Principles of effective Presentation02/01/2021
Perception: Stop trying to be a great “public” speaker.
People want to listen to someone who is interesting, relaxed, and comfortable. In the routine conversations we have every day, we have no problem being ourselves. Yet too often, when we stand up to give a speech, something changes. We focus on the “public” at the expense of the “speaking.” To become effective at public speaking, you must do just the opposite: focus on the speaking and let go of the “public.”
Think of it as a conversation between you and the audience. If you can carry on a relaxed conversation with one or two people, you can give a great speech. Whether your audience consists of two people or two thousand and whether you’re talking about the latest medical breakthrough or what you did today at work, be yourself; talk directly to people and make a connection with them.
Discipline: Practice makes perfectly good.
Your goal is not to be a perfect public speaker. There is no such thing. Your goal is to be an effective public speaker. Like anything else in life, it takes practice to improve those public speaking skills. We too often take communication for granted because we speak to people everyday. But when your prosperity is directly linked to how well you perform in front a group, you need to give the task the same attention as if you were a professional athlete. Remember, even world champion athletes practice every day.
Description: Make it personal.
Whatever the topic, audiences respond best when the presenter can personalize their message. It’s a terrific way to get intimate with large audiences. Take the opportunity to put a face on the facts of your presentation. People like to hear about other people’s experiences—the triumphs, tragedies, and everyday humorous anecdotes that make up their lives. Telling stories will give you credibility, and help your listeners engage more often. Whenever possible, insert a personal-interest element in your public speaking. This technique will make your listeners warm up to you, but it will also do wonders at putting you at ease by helping you overcome any lingering nervousness.
- The presentation ideas should be well adapted to your audience. Relate your presentation message/idea to the interests of the audience. A detailed audience analysis must be made before the presentation, i.e., an analysis of the needs, age, educational background, language, and culture of the target audience. Their body language instantly gives the speaker the required feedback.
- A good presentation should be concise and should be focused on the topic. It should not move off-track.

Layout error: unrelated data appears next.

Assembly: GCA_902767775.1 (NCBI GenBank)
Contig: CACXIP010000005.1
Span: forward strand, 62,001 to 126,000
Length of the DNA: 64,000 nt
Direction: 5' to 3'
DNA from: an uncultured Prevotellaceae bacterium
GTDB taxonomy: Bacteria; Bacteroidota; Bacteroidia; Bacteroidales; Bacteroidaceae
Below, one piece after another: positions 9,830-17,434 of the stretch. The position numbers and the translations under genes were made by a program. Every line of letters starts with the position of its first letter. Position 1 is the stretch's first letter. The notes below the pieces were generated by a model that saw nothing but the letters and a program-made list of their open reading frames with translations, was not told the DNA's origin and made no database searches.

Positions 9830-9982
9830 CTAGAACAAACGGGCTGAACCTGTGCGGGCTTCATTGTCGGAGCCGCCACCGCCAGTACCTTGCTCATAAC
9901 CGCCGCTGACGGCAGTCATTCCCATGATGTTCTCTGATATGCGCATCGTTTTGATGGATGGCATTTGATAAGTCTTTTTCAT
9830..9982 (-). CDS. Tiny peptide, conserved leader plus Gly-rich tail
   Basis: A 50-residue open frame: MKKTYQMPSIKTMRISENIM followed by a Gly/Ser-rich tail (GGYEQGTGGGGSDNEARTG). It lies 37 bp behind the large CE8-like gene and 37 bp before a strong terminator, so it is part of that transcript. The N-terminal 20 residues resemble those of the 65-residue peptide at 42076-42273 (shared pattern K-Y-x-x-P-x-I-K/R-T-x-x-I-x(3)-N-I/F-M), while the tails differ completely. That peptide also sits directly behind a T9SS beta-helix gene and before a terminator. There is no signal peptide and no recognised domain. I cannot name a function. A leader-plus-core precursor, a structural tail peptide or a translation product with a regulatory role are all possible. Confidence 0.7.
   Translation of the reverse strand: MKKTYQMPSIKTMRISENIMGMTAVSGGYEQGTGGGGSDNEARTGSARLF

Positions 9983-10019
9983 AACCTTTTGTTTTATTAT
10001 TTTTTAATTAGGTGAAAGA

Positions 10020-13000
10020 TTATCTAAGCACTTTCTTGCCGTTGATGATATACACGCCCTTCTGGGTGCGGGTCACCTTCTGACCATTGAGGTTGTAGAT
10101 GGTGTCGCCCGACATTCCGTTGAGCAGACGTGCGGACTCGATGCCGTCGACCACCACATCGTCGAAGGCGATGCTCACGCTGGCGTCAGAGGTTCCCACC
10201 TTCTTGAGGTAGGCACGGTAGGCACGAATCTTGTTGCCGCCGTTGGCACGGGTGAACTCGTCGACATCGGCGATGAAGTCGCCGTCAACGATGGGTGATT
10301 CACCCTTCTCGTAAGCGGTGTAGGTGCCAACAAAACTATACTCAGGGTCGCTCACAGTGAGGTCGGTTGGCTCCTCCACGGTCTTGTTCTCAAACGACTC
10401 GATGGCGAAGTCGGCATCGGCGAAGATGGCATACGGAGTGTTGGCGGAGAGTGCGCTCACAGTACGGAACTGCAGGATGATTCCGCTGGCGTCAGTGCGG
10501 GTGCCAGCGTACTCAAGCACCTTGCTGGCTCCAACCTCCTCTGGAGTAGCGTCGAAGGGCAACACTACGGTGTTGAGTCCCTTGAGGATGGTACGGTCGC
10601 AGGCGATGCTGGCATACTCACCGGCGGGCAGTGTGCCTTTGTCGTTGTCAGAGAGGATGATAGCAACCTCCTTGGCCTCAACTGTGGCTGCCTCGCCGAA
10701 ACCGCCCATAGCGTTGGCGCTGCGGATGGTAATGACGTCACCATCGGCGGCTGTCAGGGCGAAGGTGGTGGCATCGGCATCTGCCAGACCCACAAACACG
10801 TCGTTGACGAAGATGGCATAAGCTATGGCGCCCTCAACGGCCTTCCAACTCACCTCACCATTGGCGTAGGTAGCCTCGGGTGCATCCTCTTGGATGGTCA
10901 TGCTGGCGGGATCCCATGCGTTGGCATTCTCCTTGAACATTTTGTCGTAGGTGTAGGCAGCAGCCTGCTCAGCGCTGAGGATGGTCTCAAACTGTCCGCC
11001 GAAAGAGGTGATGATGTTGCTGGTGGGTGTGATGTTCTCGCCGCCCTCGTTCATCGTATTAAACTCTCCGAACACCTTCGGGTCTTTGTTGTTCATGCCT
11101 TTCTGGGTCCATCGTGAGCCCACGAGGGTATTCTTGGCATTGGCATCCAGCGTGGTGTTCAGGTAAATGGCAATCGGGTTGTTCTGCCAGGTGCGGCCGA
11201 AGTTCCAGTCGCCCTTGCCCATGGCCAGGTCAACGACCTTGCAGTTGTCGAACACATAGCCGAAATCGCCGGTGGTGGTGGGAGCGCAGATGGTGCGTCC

- A good presentation should have the potential to convey the required information.
- The fear should be transformed into positive energy during the presentation. Be calm and relaxed while giving a presentation. Before beginning, wait and develop an eye contact with the audience. Focus on conveying your message well and use a positive body language.
- To communicate the desired information, the speaker should use more of visual aids such as transparencies, diagrams, pictures, charts, etc. Each transparency/slide should contain limited and essential information only. No slide should be kept on for a longer time. Try facing the audience, rather than the screen. The speaker should not block the view. Turn on the room lights else the audience might fall asleep and loose interest. Organize all the visuals for making a logical and sound presentation.
- A good presentation must be planned. The speaker must plan how to begin the presentation, what to speak in the middle of presentation and how to end the presentation without losing audience interests at any point of time.
- Rehearse and practice the presentation. This will help the speaker to be more confident and self-assured. The more the speaker rehearses the better the presentation turns to be.
- The speaker should encourage more questions from the audience. He should be honest enough to answer those questions. If any biased question is put forth by the audience, rearticulate it before answering.
- Summarize the presentation at the end. Give final comments. Leave a positive impact upon the audience.
- The speaker must have a presentable appearance while giving a presentation. The speaker should stand with feet far apart maintaining a good balance. He must use confident gestures. He must use short and simple words.
- Try to gain and maintain audience interest by using positive quotes, humour, or remarkable fact.
- The speaker must be affirmative and optimistic before giving presentation. He should ensure all tools and equipments to be used in presentation are working well.
- The speaker must state the objectives of the presentation at beginning of the presentation.